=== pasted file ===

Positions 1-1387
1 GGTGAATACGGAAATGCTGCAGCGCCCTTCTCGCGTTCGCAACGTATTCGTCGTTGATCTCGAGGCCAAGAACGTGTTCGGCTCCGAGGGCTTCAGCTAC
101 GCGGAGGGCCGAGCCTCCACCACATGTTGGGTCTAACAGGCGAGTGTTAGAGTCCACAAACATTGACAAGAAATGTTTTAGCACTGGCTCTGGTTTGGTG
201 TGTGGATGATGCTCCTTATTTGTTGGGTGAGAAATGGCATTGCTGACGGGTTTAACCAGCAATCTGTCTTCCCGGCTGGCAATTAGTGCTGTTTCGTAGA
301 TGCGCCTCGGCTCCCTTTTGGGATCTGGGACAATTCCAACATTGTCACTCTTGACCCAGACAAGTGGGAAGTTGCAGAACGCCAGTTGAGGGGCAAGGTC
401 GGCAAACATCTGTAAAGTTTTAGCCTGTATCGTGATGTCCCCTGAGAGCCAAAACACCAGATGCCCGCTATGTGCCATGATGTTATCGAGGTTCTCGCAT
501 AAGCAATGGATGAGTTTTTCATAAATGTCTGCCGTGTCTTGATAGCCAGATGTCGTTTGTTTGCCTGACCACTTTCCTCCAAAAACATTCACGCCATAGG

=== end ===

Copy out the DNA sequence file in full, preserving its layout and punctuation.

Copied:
Positions 1-1387
1 GGTGAATACGGAAATGCTGCAGCGCCCTTCTCGCGTTCGCAACGTATTCGTCGTTGATCTCGAGGCCAAGAACGTGTTCGGCTCCGAGGGCTTCAGCTAC
101 GCGGAGGGCCGAGCCTCCACCACATGTTGGGTCTAACAGGCGAGTGTTAGAGTCCACAAACATTGACAAGAAATGTTTTAGCACTGGCTCTGGTTTGGTG
201 TGTGGATGATGCTCCTTATTTGTTGGGTGAGAAATGGCATTGCTGACGGGTTTAACCAGCAATCTGTCTTCCCGGCTGGCAATTAGTGCTGTTTCGTAGA
301 TGCGCCTCGGCTCCCTTTTGGGATCTGGGACAATTCCAACATTGTCACTCTTGACCCAGACAAGTGGGAAGTTGCAGAACGCCAGTTGAGGGGCAAGGTC
401 GGCAAACATCTGTAAAGTTTTAGCCTGTATCGTGATGTCCCCTGAGAGCCAAAACACCAGATGCCCGCTATGTGCCATGATGTTATCGAGGTTCTCGCAT
501 AAGCAATGGATGAGTTTTTCATAAATGTCTGCCGTGTCTTGATAGCCAGATGTCGTTTGTTTGCCTGACCACTTTCCTCCAAAAACATTCACGCCATAGG